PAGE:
Microsoft Research have been working on a way to convert First-person videos to a ‘smooth’ time-lapse even if they are roughly filmed and jerky. The video below demonstrates the extremely impressive algorithm that has been developed to smooth out jerky footage and produce a super slick hyper-lapse video.
We present a method for converting first-person videos, for example, captured with a helmet camera during activities such as rock climbing or bicycling, into hyperlapse videos: time-lapse videos with a smoothly moving camera.
At high speed-up rates, simple frame sub-sampling coupled with existing video stabilization methods does not work, because the erratic camera shake present in first-person videos is amplified by the speed-up.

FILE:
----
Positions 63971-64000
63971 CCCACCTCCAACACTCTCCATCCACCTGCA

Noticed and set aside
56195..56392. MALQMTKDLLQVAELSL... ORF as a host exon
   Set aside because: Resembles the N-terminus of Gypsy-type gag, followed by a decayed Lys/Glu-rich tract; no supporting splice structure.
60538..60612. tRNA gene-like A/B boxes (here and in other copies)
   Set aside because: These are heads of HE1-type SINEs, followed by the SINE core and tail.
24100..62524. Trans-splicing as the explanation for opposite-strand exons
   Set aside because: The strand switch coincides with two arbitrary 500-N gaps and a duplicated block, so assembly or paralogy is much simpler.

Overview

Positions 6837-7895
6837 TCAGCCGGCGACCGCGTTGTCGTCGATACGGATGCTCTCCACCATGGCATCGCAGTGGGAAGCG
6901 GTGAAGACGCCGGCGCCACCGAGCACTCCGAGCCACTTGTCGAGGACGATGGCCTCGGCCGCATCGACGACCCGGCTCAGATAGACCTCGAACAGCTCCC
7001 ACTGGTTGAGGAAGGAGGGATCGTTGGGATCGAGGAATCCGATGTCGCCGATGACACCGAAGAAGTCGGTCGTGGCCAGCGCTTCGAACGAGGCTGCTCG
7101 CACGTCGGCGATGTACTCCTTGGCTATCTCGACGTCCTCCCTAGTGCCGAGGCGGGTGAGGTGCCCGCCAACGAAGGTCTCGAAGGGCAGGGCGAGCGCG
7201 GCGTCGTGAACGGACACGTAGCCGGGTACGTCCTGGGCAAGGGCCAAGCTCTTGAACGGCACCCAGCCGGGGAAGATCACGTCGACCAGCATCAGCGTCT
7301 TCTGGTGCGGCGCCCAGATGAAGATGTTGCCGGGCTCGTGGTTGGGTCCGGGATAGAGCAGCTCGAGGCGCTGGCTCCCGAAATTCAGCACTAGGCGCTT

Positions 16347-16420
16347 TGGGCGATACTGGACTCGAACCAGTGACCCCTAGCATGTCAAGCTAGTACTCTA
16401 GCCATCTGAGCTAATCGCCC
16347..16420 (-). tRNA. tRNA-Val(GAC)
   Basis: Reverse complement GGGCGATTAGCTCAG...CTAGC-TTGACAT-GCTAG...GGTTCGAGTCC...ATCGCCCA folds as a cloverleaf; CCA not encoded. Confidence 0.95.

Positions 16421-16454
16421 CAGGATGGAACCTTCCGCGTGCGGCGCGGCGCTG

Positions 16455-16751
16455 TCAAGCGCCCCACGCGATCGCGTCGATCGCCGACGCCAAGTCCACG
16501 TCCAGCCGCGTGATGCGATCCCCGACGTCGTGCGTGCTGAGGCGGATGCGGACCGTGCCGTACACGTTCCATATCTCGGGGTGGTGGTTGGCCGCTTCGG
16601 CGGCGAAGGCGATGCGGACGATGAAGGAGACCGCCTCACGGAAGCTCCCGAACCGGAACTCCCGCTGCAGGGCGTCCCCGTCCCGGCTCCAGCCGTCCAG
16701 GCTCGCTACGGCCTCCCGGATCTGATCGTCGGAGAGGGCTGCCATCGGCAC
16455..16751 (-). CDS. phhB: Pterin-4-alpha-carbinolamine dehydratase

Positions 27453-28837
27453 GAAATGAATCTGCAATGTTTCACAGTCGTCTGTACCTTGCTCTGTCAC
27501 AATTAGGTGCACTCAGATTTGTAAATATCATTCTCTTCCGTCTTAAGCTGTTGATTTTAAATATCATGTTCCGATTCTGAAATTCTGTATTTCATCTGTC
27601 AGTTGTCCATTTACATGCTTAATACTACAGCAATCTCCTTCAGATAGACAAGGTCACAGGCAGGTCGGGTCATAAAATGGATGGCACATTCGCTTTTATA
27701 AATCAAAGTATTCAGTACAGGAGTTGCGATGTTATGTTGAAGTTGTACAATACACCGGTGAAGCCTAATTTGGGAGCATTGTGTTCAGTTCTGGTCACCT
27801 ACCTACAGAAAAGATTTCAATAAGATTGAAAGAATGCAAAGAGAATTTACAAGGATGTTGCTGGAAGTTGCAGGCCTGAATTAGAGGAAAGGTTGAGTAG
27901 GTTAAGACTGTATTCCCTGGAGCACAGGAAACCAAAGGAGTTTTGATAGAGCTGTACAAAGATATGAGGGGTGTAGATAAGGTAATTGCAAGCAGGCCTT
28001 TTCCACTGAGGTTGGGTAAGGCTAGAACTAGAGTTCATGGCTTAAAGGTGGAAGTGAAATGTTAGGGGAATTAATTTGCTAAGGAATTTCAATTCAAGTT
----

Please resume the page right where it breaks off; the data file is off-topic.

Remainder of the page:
Our algorithm first reconstructs the 3D input camera path as well as dense, per-frame proxy geometries. We then optimize a novel camera path for the output video (shown in red) that is smooth and passes near the input cameras while ensuring that the virtual camera looks in directions that can be rendered well from the input.
The team also shared a video that demonstrates how they work-out the geometry of the movement with-in a video and then convert it into smoother motion:
Unfortunately there is no consumer version of this product yet but I personally can’t wait to try it out!